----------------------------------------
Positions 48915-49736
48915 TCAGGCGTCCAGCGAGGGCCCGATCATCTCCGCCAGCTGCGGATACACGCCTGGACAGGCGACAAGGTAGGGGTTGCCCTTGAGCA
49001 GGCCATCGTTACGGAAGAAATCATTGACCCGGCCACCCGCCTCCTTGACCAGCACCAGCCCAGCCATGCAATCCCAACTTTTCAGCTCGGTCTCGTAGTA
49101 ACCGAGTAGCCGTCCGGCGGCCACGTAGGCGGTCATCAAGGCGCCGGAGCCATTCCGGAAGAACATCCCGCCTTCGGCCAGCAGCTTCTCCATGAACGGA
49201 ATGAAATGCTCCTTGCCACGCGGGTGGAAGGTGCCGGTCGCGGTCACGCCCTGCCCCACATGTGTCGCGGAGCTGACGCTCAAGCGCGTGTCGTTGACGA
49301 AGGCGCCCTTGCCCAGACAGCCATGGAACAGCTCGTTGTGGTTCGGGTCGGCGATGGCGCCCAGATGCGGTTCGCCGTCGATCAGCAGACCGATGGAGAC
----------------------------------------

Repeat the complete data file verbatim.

Positions 48915-49736
48915 TCAGGCGTCCAGCGAGGGCCCGATCATCTCCGCCAGCTGCGGATACACGCCTGGACAGGCGACAAGGTAGGGGTTGCCCTTGAGCA
49001 GGCCATCGTTACGGAAGAAATCATTGACCCGGCCACCCGCCTCCTTGACCAGCACCAGCCCAGCCATGCAATCCCAACTTTTCAGCTCGGTCTCGTAGTA
49101 ACCGAGTAGCCGTCCGGCGGCCACGTAGGCGGTCATCAAGGCGCCGGAGCCATTCCGGAAGAACATCCCGCCTTCGGCCAGCAGCTTCTCCATGAACGGA
49201 ATGAAATGCTCCTTGCCACGCGGGTGGAAGGTGCCGGTCGCGGTCACGCCCTGCCCCACATGTGTCGCGGAGCTGACGCTCAAGCGCGTGTCGTTGACGA
49301 AGGCGCCCTTGCCCAGACAGCCATGGAACAGCTCGTTGTGGTTCGGGTCGGCGATGGCGCCCAGATGCGGTTCGCCGTCGATCAGCAGACCGATGGAGAC